Maryland GOP Predicts Bush Will Carry State
By Ryan Spass
Capital News Service
Monday, Aug. 30, 2004
NEW YORK - Even though Maryland is widely
considered a safe state for Democratic presidential candidate John Kerry,
Maryland Republicans are conceding nothing and say they believe the
president will win the state come November.
"Maryland will go for George Bush," James Pelura, chairman for the
Maryland Campaign for Bush, told Maryland delegates to the Republican
National Convention Monday, the opening day of the four-day event.
But that doesn't mean the top of the ticket is going to spend a lot of
time in the state, he said. Neither Bush nor Vice President Dick Cheney is
expected to campaign in Maryland, Pelura said.
Pelura, who is also an alternate at-large delegate for the convention,
said his party would not be upset if the president did not visit Maryland
because there are other important states on which Bush needs to focus.
"Politics means you have to concentrate a campaign on states that will
give you the most reward," Pelura said. "We understand in Maryland if the
president elects not to campaign in Maryland - there are other states that
are battleground states."
Both Kerry and his running mate, Sen. John Edwards, are expected to
campaign in Maryland before the November election, state campaign officials
"The Kerry campaign is spending a lot of money in Montgomery County,"
Pelura said in an earlier phone interview. "That says to me that they're not
getting their message across. Candidates usually don't campaign in a state
they usually have in their corner."
But Wayne Rogers, chairman of the Maryland Campaign for Kerry called
Pelura's contention "total nonsense."
"(Kerry) takes no state for granted and he wants to campaign in every
state in the country," Rogers said. "And he's going to try and get to every
state he can."
John Kane, Maryland Republican Party chairman, told delegates Monday that
he agreed with Pelura, but cautioned that Maryland can't be written off
"We're in play, but we're just not as much in play as six other states,"
Maryland's 10 electoral votes stack up well against some highly contested
states like Arizona (10), Minnesota (10), Iowa (7), Missouri (11), Wisconsin
(10) and North Carolina (15). Still, states like Florida (27), Ohio (20) and
Pennsylvania (21), will be the most heavily courted areas this fall.
While Pelura does not anticipate Bush stopping in Maryland before the
election, the president has visited Pennsylvania 32 times since taking
office, including a visit to Ridley Park, Pa., on Aug. 17.
Likewise, Kerry has frequented the Keystone State. Among other trips to
Pennsylvania, Kerry announced his selection of John Edwards for vice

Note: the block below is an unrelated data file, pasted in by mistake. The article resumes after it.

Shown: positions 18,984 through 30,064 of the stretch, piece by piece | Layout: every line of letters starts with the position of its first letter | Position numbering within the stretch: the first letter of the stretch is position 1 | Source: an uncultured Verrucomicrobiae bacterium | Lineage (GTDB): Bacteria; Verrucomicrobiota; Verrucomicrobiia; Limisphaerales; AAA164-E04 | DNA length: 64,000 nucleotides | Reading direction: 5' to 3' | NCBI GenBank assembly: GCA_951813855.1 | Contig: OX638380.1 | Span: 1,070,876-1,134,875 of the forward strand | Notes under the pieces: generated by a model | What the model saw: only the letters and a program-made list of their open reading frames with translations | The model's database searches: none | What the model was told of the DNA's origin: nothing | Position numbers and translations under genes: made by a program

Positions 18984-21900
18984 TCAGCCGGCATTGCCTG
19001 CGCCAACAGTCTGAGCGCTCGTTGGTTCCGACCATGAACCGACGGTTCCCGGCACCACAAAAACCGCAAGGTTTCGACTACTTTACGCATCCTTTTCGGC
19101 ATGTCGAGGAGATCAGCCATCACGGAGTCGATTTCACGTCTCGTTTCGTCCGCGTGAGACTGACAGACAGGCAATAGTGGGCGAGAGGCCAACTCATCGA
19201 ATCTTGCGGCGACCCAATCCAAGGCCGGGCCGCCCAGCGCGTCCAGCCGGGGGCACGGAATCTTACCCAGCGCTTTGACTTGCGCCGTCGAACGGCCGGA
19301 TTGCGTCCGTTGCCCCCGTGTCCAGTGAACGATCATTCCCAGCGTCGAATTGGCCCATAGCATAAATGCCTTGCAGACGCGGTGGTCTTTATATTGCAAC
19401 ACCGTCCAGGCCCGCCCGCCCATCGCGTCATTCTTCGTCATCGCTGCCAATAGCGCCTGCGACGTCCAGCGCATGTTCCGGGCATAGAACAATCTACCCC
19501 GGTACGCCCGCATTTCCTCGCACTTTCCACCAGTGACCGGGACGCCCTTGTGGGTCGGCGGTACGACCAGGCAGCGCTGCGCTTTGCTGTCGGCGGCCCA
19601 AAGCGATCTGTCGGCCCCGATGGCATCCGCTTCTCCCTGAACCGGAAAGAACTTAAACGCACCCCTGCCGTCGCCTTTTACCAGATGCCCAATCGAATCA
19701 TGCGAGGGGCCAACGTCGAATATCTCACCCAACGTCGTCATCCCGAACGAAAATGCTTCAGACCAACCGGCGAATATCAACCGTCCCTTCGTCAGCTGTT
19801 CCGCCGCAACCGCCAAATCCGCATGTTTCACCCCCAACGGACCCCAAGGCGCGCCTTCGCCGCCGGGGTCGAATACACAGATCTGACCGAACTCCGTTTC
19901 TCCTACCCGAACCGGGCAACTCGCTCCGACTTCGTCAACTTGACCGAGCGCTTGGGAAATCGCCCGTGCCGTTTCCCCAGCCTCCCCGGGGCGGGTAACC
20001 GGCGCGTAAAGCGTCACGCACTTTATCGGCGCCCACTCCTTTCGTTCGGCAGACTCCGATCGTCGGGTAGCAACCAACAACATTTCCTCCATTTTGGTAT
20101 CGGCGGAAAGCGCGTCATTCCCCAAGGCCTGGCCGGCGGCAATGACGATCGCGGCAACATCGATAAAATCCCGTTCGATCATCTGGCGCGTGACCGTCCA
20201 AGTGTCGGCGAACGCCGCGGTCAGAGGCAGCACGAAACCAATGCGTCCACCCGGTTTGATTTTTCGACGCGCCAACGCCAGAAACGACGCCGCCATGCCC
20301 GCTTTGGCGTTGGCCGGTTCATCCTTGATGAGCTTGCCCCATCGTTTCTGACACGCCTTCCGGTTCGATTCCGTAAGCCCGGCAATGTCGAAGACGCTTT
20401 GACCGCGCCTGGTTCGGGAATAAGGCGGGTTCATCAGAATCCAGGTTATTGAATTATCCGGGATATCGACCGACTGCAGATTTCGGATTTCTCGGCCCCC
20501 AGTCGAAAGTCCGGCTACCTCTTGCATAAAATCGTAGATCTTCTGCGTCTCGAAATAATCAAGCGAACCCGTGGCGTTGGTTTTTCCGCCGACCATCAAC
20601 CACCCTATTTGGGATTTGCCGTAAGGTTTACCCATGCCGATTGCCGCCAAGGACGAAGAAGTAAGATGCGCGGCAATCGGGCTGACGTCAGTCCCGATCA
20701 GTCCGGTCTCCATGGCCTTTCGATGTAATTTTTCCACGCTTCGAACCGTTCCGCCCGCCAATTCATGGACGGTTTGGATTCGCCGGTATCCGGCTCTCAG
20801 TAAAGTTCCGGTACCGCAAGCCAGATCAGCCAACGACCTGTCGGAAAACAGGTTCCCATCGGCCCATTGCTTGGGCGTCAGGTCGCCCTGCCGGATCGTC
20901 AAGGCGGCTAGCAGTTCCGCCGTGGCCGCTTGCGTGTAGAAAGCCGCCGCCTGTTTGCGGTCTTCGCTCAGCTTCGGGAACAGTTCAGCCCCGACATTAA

president in Pittsburgh and campaigned in Scranton, Pa., on July 30, his
first stop as the Democratic presidential nominee. He has stopped in
Pennsylvania 15 times since unofficially wrapping up the nomination on March
Democrat Al Gore won Pennsylvania by four percentage points in 2000, and
recent polls suggest it will be a tight race there again. Gore beat Bush by
more than 300,000 votes in Maryland in 2000, earning 57 percent to Bush's 40
But Pelura is confident that Bush will win Maryland this time around,
citing poll data that shows Bush within five points of Kerry. However, in a
SurveyUSA poll conducted between Aug. 23 and Aug. 25, 53 percent of Maryland
voters favor Kerry, while 42 percent favor Bush, with a 4.1 percent margin
The last time Maryland voted for a GOP presidential candidate was in
1988, when George H.W. Bush won 51.1 percent of the vote to defeat Michael
Dukakis, with 48.2 percent, by fewer than 50,000 votes.
James G. Gimpel, professor of government and politics at the University
of Maryland, said it's important for the candidates to visit the
battleground states, but campaigning doesn't matter in states that are
overwhelmingly Democrat or Republican.
"Let's face it - Maryland is a hopelessly lopsided blue state and it
makes no sense for Bush to visit," he said.
Gore stopped in College Park in August 2000. Following the 2000
convention, he campaigned in Hollywood, Md., to discuss his concern over
high gas prices. Gimpel said those trips did not have an impact on voters,
as Gore had secured Maryland before setting foot in the state. Neither Bush
nor Cheney visited Maryland during the 2000 campaign.
2004 University of Maryland Philip Merrill College of
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